By Joe R. Lansdale
“Different” is an adjective that applies to much of Joe Lansdale’s fiction. So asserting that Freezer Burn is different is perhaps not too daring. But Freezer Burn is different from other Lansdale stories. Lansdale’s favored ground is coming-of-age story, his protagonists are innocents who experience the bitter truth of life in a tragic world. That goes double for Hap Collins, he’s a perpetual innocent.
But in Freezer Burn, Lansdale puts a true low-life front and center. Bill Roberts is a cockroach, a sorry excuse for a human being. After a botched robbery, carried out with a great deal of bloodshed by scumbags even stupider than himself, Roberts escapes through the swamps. He takes refuge with a travelling freak show. It is not a post-modern, ironic freak show, but an old-fashioned collection of deformed outcasts.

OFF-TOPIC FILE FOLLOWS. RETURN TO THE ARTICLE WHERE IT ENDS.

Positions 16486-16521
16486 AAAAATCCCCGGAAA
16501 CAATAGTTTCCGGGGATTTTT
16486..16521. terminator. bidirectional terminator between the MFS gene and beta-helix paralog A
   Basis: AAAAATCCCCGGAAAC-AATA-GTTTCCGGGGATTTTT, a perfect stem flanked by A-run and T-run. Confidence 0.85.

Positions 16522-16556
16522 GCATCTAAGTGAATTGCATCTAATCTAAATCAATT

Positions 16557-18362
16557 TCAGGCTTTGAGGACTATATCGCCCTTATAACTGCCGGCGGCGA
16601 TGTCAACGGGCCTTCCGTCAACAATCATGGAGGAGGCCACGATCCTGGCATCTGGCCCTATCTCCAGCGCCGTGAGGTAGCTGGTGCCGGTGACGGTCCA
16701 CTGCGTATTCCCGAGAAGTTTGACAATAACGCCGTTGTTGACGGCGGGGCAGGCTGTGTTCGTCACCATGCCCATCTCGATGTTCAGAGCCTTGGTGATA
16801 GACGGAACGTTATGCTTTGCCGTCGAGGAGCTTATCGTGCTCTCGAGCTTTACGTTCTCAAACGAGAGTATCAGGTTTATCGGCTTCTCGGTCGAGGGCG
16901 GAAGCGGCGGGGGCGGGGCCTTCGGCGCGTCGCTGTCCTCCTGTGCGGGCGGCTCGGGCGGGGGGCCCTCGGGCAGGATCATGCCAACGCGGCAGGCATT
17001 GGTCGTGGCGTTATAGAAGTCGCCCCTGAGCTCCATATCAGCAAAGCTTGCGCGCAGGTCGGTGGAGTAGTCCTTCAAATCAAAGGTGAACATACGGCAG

The show boasts Conrad the Dog-Boy, U.S. Grant the bearded lady, assorted Pinheads, Siamese Twins, Pickled Punks, and the Ice Man. The Ice Man might be a frozen relic of prehistoric times or he might be the Savior. Presiding over it all is Frost, a world-weary showman with a wife that is too young and too beautiful.
Here Roberts finds himself in a curious quandary, he can carry on in his accustomed bubble of loathsome egotism, arrogant and selfish, or he can accept the shelter granted to him by the freaks and in accord them the respect and affection he receives from them.
More so than other Lansdale tales, Freezer Burn fits into the classic pattern of serie noir. Roberts inhabits a world that can be heaven or hell, entirely as he makes it. The upward road is a rocky one, and the higher one climbs the greater the temptations become. The life of the show-folks is a hard-scrabble one where facing down rednecks spoiling for a fight is all in a day’s work, sex may sometimes be bartered, and even cub scouts strut with macho attitude.
For memorable, gripping, noir fiction, Freezer Burn cannot be beat.